If an employee who applied a lockout device is not available to remove it, follow your organization’s specific procedures. Generally, this involves:

  • Verifying that the employee is not present.
  • Attempting to contact the employee to remove the lock.
  • Following a predetermined process for safely removing the lock, often involving management or safety personnel.

Establishing a Lockout Tagout Program

Establishing an effective LOTO program involves several key steps:

  • Developing clear policies and procedures: Document the LOTO process and ensure it is specific to each piece of equipment.
  • Training employees: Provide comprehensive training for all employees on LOTO procedures and their responsibilities.
  • Providing appropriate LOTO devices: Ensure that all necessary LOTO devices are available and in good condition.
  • Regularly reviewing and updating the program: Adapt the program to address new equipment or changes in the workplace.

Lockout Tagout Procedures

LOTO procedures should be specific to each piece of equipment and should include:

  • A detailed description of the equipment and energy sources.
  • Step-by-step instructions for shutting down and isolating energy.
  • Specific lockout/tagout devices to be used.
  • Verification steps to ensure all energy is isolated.
  • Steps for safely re-energizing and restarting the equipment after maintenance.

Lockout Tagout Inspections

Regular inspections of LOTO procedures are crucial for maintaining safety and compliance. These inspections should verify that:

  • Procedures are being followed correctly.
  • LOTO devices are being used appropriately and effectively.
  • Employees understand and can execute the LOTO procedures.
  • Any deviations or issues are promptly addressed and corrected.

Lock Out Tag Out Training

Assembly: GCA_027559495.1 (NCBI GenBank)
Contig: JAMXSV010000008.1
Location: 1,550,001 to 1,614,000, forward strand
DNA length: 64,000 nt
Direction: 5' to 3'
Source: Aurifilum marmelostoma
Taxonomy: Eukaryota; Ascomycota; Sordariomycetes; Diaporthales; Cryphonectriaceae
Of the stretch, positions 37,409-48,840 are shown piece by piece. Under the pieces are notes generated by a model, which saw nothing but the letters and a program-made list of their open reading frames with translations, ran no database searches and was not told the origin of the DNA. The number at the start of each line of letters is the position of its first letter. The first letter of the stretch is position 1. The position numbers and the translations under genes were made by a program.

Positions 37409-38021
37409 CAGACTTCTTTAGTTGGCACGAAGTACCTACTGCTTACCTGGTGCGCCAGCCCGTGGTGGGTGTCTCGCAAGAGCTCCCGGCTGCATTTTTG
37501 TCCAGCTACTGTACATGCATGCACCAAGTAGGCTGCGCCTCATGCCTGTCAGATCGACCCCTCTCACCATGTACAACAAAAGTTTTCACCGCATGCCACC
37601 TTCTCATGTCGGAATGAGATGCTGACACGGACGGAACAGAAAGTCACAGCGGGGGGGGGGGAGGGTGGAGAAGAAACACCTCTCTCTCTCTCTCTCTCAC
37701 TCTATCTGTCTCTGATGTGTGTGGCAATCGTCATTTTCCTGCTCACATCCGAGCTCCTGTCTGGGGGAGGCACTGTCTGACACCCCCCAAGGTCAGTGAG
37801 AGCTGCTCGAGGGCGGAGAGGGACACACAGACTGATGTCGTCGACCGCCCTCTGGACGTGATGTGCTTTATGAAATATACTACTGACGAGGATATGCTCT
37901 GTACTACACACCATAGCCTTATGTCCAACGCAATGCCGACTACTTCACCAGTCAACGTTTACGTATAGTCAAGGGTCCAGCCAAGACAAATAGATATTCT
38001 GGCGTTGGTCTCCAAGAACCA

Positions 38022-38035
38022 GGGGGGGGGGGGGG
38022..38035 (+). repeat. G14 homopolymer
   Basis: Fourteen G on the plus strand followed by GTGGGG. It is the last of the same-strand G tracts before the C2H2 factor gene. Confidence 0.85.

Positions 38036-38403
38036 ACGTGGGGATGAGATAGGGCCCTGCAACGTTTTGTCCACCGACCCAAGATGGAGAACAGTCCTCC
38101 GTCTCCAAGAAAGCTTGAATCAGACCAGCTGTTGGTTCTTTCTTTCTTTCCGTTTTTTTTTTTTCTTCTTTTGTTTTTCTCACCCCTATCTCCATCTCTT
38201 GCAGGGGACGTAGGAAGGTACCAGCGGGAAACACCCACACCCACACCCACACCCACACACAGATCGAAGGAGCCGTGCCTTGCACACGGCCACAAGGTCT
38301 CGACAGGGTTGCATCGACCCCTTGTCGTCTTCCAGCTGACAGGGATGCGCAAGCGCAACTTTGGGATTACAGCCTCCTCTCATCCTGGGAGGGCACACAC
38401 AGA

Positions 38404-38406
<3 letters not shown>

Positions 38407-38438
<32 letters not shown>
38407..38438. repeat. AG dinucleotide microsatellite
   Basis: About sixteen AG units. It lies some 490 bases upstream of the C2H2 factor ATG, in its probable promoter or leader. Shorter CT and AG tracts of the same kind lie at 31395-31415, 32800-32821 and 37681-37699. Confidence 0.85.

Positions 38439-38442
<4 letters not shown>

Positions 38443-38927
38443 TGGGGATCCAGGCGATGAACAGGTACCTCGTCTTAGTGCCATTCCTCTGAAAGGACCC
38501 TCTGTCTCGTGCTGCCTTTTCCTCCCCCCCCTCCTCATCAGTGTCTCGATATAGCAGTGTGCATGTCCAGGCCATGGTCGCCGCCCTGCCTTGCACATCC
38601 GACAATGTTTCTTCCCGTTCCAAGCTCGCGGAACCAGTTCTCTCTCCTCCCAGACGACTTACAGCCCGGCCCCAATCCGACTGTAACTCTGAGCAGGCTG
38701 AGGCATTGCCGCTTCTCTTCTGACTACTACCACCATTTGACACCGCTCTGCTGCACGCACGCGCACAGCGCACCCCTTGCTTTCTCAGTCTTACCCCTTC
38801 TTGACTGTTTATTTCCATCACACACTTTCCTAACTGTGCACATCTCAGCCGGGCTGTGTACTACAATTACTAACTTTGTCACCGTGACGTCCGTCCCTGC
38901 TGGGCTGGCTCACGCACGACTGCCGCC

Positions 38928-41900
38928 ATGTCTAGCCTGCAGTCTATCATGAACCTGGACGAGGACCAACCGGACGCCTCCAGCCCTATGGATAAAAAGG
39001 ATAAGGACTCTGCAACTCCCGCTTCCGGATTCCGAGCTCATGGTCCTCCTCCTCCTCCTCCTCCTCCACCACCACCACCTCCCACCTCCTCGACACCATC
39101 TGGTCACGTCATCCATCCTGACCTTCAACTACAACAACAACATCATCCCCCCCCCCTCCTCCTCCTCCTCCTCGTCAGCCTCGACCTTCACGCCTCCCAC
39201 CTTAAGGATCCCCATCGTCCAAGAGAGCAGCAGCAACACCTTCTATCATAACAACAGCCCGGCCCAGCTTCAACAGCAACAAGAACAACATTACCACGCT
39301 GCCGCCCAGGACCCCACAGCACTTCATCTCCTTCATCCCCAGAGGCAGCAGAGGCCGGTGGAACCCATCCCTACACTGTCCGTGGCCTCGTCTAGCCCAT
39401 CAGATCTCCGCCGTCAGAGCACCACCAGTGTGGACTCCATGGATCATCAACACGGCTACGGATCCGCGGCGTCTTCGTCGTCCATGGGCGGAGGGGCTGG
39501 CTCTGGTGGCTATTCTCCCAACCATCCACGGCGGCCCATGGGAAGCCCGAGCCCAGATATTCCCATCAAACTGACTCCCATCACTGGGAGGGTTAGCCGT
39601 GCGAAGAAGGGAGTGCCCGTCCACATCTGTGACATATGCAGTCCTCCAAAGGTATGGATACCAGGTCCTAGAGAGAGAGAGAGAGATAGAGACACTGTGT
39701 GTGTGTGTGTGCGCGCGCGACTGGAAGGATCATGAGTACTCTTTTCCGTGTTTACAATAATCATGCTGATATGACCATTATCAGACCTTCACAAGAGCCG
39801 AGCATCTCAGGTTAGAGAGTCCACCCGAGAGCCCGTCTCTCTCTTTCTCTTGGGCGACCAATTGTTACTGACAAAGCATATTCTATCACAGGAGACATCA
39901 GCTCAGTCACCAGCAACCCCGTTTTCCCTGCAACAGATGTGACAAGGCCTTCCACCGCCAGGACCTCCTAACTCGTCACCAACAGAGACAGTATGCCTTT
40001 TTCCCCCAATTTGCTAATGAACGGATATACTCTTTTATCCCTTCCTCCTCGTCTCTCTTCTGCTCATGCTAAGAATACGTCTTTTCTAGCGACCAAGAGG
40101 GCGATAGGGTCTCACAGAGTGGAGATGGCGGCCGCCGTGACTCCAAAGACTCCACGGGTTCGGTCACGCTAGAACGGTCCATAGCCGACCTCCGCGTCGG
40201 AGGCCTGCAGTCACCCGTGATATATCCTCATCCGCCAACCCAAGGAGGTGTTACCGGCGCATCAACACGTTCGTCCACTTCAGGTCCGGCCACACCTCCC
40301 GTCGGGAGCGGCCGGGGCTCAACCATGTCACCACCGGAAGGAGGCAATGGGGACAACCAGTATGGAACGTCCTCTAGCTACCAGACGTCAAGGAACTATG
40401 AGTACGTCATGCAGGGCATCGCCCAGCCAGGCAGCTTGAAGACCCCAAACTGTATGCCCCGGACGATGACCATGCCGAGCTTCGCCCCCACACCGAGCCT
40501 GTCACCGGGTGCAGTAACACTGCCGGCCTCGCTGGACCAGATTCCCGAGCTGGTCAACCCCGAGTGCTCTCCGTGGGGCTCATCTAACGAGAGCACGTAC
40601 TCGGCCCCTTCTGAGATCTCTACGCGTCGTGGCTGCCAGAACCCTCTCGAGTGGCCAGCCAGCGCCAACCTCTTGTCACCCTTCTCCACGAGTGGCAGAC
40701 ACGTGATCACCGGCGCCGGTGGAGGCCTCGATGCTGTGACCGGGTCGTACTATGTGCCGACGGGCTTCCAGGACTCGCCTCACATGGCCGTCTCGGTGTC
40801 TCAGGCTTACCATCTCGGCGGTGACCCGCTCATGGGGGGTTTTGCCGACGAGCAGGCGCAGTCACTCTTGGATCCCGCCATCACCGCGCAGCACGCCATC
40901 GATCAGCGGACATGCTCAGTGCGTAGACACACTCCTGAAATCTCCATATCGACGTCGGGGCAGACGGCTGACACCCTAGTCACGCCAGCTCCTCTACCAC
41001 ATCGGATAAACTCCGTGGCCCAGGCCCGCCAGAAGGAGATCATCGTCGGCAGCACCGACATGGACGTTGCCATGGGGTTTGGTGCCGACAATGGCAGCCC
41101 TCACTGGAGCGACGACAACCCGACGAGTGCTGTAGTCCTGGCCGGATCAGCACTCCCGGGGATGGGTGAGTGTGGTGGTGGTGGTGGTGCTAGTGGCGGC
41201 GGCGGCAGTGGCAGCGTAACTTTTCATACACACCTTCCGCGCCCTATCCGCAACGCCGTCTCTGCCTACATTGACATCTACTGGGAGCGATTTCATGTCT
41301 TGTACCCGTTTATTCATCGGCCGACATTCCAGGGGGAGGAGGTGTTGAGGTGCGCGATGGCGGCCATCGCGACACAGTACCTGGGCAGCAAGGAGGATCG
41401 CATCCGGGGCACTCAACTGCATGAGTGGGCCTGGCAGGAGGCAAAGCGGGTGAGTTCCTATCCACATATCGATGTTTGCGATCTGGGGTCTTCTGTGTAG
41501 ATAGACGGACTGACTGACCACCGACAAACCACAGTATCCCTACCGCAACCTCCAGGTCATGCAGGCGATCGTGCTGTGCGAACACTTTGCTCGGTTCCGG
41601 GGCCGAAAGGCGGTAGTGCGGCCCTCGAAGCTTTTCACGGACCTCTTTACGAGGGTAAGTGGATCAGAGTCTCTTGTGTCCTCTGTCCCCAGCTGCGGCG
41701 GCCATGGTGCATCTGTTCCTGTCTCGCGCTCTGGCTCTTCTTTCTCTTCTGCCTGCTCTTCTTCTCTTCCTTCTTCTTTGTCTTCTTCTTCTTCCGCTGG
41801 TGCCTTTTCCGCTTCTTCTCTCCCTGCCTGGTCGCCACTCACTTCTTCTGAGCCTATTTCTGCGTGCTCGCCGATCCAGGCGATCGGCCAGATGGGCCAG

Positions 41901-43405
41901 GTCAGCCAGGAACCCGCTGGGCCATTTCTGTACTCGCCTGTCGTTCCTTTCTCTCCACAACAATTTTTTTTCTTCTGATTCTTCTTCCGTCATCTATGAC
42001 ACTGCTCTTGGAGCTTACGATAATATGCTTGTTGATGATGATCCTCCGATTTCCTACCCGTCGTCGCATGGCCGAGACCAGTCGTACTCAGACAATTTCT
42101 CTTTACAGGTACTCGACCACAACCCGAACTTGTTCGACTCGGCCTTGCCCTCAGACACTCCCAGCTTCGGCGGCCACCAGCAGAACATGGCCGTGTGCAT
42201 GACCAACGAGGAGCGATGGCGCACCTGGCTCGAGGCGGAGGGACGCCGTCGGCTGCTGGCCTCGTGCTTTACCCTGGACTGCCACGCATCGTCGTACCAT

LOTO training is essential for all employees involved in the lockout process. Training should cover:

  • The purpose and use of LOTO devices.
  • The specific steps in the LOTO procedure for each type of equipment.
  • The roles and responsibilities of authorized, affected, and other employees.
  • How to handle emergencies or unusual situations during the LOTO process.

LOTO Safety

LOTO safety is about ensuring that all workers understand and adhere to the procedures that protect them from hazardous energy. Key aspects of LOTO safety include:

  • Regular training and education: Keeping employees informed and updated on LOTO practices.
  • Effective communication: Clearly communicating LOTO procedures and any changes to all affected personnel.
  • Commitment to following procedures: Enforcing strict adherence to LOTO protocols to prevent accidents and injuries.

Clearly Define and Communicate the Lockout Tagout Policy

A clear and well-communicated LOTO policy is essential for effective implementation. This policy should:

  • Define the scope and purpose of the LOTO program.
  • Outline the responsibilities of all employees involved in the LOTO process.
  • Specify the procedures for locking out and tagging out equipment.
  • Detail how the program will be monitored, enforced, and updated.

Create a System for Submitting and Receiving LOTO Reports

Implementing a reporting system for LOTO activities helps track and document LOTO events. This system should:

  • Facilitate the submission and recording of LOTO reports by employees.
  • Provide a mechanism for reporting issues, incidents, or deviations from standard procedures.
  • Ensure timely communication and review of LOTO status and activities to all affected personnel.

Perform Frequent LOTO Audits

Regular audits are essential to ensure compliance and effectiveness of LOTO procedures. These audits should:

  • Review the implementation and adherence to LOTO procedures.
  • Check the condition and availability of LOTO devices.
  • Assess the training and understanding of employees regarding LOTO practices.
  • Identify areas for improvement and update procedures as necessary.

Enforce Lockout Tagout Documentation

Maintaining thorough documentation is crucial for the effectiveness and compliance of LOTO programs. Documentation should include:

  • Detailed LOTO procedures for each piece of equipment.
  • Records of training and certification of employees.
  • Logs of LOTO activities, including dates, personnel involved, and any incidents or deviations.
  • Results of periodic inspections and audits, along with corrective actions taken.


Implementing and maintaining effective Lockout Tagout (LOTO) procedures is critical for the safety of workers and compliance with regulatory standards. By understanding the various aspects of LOTO devices, roles, and responsibilities, and following best practices, organizations can significantly reduce the risk of accidents and injuries during maintenance activities. Stay committed to regular training, clear communication, and continuous improvement to ensure a safe and compliant workplace.

For more information and resources on Lockout Tagout devices and procedures, visit Lukko Safety and explore our range of safety solutions.